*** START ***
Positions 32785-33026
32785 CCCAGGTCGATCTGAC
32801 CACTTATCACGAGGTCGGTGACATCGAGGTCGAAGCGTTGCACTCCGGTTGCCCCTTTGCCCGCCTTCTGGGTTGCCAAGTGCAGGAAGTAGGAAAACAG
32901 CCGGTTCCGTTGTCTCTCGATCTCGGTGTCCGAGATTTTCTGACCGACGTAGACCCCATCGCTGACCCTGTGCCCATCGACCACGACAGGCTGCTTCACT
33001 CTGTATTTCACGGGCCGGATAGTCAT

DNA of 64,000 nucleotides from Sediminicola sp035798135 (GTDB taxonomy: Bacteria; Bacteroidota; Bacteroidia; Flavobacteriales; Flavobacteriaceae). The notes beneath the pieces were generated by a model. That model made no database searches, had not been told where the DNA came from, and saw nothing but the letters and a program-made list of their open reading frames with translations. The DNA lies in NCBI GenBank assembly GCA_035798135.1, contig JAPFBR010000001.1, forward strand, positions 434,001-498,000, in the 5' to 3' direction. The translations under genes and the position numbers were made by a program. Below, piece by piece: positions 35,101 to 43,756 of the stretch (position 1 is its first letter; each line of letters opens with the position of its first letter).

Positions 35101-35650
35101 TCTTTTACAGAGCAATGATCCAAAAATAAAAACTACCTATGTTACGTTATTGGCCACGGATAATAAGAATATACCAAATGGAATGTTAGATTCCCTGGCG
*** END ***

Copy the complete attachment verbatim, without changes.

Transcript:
Positions 32785-33026
32785 CCCAGGTCGATCTGAC
32801 CACTTATCACGAGGTCGGTGACATCGAGGTCGAAGCGTTGCACTCCGGTTGCCCCTTTGCCCGCCTTCTGGGTTGCCAAGTGCAGGAAGTAGGAAAACAG
32901 CCGGTTCCGTTGTCTCTCGATCTCGGTGTCCGAGATTTTCTGACCGACGTAGACCCCATCGCTGACCCTGTGCCCATCGACCACGACAGGCTGCTTCACT
33001 CTGTATTTCACGGGCCGGATAGTCAT

DNA of 64,000 nucleotides from Sediminicola sp035798135 (GTDB taxonomy: Bacteria; Bacteroidota; Bacteroidia; Flavobacteriales; Flavobacteriaceae). The notes beneath the pieces were generated by a model. That model made no database searches, had not been told where the DNA came from, and saw nothing but the letters and a program-made list of their open reading frames with translations. The DNA lies in NCBI GenBank assembly GCA_035798135.1, contig JAPFBR010000001.1, forward strand, positions 434,001-498,000, in the 5' to 3' direction. The translations under genes and the position numbers were made by a program. Below, piece by piece: positions 35,101 to 43,756 of the stretch (position 1 is its first letter; each line of letters opens with the position of its first letter).

Positions 35101-35650
35101 TCTTTTACAGAGCAATGATCCAAAAATAAAAACTACCTATGTTACGTTATTGGCCACGGATAATAAGAATATACCAAATGGAATGTTAGATTCCCTGGCG